The Lutheran Spokesman (August 1995)

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                   *    August 1995      *
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    I believe that God has made me with all creatures, giving me
    my body and soul, eyes, ears, and all my members, my reason
    and all my faculties.

    And that He still preserves me; therefore richly and daily 
    providing clothing and shoes, meat and drink, house and home,
    wife and children, land, cattle, and all my goods, and all
    that I need to keep my body and life; defending me against
    all danger, and guarding and prtecting me from all evil;

    And all this purely out of fatherly, divine goodness and
    mercy, without any merit or wirthiness in me;

    For all of which it is my duty to thank and praise, and to
    serve and obey Him.

    This is most certainly true.

    --Luther's explanation to the First Article

In this issue

Divinely Dependent New Creatures In Christ A Letter From Asia Worth Looking Back At Looking Back in the Spokesman, August 1965 To Our Readers Meet Seth Schaller Announcements For Circulation and Subscription Information, click here.

Divinely Dependent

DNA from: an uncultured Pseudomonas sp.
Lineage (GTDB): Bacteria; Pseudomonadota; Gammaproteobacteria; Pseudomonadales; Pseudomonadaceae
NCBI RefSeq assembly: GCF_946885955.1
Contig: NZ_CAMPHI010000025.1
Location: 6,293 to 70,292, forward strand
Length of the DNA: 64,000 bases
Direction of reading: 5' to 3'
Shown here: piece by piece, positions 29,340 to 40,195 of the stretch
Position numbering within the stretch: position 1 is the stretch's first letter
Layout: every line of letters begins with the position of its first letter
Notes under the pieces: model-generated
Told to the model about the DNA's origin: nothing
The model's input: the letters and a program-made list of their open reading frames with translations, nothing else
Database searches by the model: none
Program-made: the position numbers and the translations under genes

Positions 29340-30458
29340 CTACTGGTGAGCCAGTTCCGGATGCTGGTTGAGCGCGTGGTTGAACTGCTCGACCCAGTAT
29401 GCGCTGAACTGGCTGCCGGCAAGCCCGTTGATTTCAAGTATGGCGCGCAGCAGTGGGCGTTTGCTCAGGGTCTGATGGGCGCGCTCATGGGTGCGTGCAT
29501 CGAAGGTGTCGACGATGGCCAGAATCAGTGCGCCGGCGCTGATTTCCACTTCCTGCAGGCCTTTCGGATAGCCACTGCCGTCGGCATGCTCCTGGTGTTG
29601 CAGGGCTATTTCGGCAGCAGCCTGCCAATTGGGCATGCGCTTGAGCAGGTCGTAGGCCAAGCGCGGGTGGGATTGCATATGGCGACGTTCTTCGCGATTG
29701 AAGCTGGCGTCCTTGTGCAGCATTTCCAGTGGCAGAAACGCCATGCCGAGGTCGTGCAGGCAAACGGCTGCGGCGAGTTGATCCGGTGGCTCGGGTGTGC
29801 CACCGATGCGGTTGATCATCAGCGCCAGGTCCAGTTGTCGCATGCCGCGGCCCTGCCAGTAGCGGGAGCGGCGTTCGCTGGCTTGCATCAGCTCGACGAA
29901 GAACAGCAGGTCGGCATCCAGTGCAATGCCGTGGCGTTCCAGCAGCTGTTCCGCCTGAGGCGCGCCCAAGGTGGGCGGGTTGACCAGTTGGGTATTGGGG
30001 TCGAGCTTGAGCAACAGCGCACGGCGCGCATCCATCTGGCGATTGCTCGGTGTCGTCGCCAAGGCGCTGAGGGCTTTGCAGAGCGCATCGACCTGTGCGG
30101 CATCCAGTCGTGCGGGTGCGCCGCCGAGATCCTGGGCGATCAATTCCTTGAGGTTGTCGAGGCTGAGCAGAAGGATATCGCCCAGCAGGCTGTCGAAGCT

The IRS defines a dependent as one who relies on his parents or someone else for more than half his support. According to God's family design "growing up", in most cases, involves moving from a state of dependency to a state of independence. Yet even the most independent among us realizes that term is purely relative -- for all of us depend upon others in countless areas of our lives. Our relationship to God gives new meaning to the term "dependent". "In Him we live and move and have our being" (Acts 17:28). Whether children, youth, adults, middle age, or senior citizens, we remain ultradependent, physically and spiritually, for everything we are and have. This humble dependent spirit pervades Luther's Explanation to the First Article, as he cites the three great "P's" which show our Creator-Gods ongoing hand of blessing in our lives. Our God is our Provider Protector and Preserver. Our Provider "... Richly and daily provides me with all that I need to support my body and life". Consider the vast amount of food and natural resources needed to feed and care for this world's five billion people. Despite repeated warnings of overpopulation, depleted natural resources, worldwide starvation, and economic doom, God still provides daily, reproducing, renewing, and replenishing His creation. Any problems that exist stem not from God's lack of provision, but from man's sinful greed, waste, and mishandling of His gifts. "Truly the eyes of all wait upon You, O Lord, and You give them their food in due season. You open Your hand and satisfy the desire of every living thing." (Ps 145:15) Indeed is it even conceivable that our all-powerful and loving Creator who "spared not His own Son, but delivered Him up for us all" would not also "freely give us all things" (Rom 8:32)? Our Protector Farmers raising chickens well recognize the threat of chicken hawks who circle the sky waiting for the little chicks to stray from the hen -- only to swoop down and destroy them. Seeing the hawk the mother would call her chicks and spread her wings -- under which they would dash for protection. This striking picture both our Savior (see Luke 13:34) and the Psalmist allude to: "Therefore the children of men put their trust in the shadow of Thy wings." (Ps 36:7) Luther puts it this way: "He defends me from all danger and guards and protects me from all evil". Do we realize all the physical dangers that surround us daily and from which we have been spared -- bacteria and virus that can invade and infect our bodies, the breakdown of our organs, accidents and natural disasters, crime that pervades our society? Even when illness, trouble, and sorrow come our way He is at our side to see us through and to strengthen us spiritually. Consider the hordes of spiritual enemies and threats we face daily. All have been overcome for us by and through Jesus. He bids us walk and live in faith, not fear. "For The Lord is my light and my salvation; whom shall I fear? The Lord is the strength of my life; of what shall I be afraid?" (Ps 27:1) Our Preserver ..."And still preserves me". As awe-inspiring as the creation account is, the continuation and preservation these past 6000 years of all that God created may be even more marvelous. The evidence for creation was and is; evolution is not and never was. In spite of the debilitating effects of sin and the impending destruction of this universe, the hand of our Master Creator remains evident to the child of God both by faith and by sight. Similarly the miracle of spiritual birth and life through Holy Baptism is a miraculous gift of the Holy Spirit. However, even more amazing may be the preservation of that faith until Christian death safely secures one "forever with the Lord". This is accomplished only by ongoing application of the Word by the Spirit through Christian parents, teachers, pastors, spouses, and individuals themselves. The words of the apostle in 1 Corinthians 4:7 are a fitting summary to the First Article: "And what do you have that you did not receive? Now if you did indeed receive it why do you glory as if you had not received it?" Have I earned and deserved any of Gods blessings? Never, answers Luther emphatically: "And all this purely out of fatherly divine goodness and mercy without any merit and worthiness in me". Only one response remains appropriate: "For all of which it is my duty to thank and praise to serve and obey Him. This is most certainly true!" --Pastor David Schierenbeck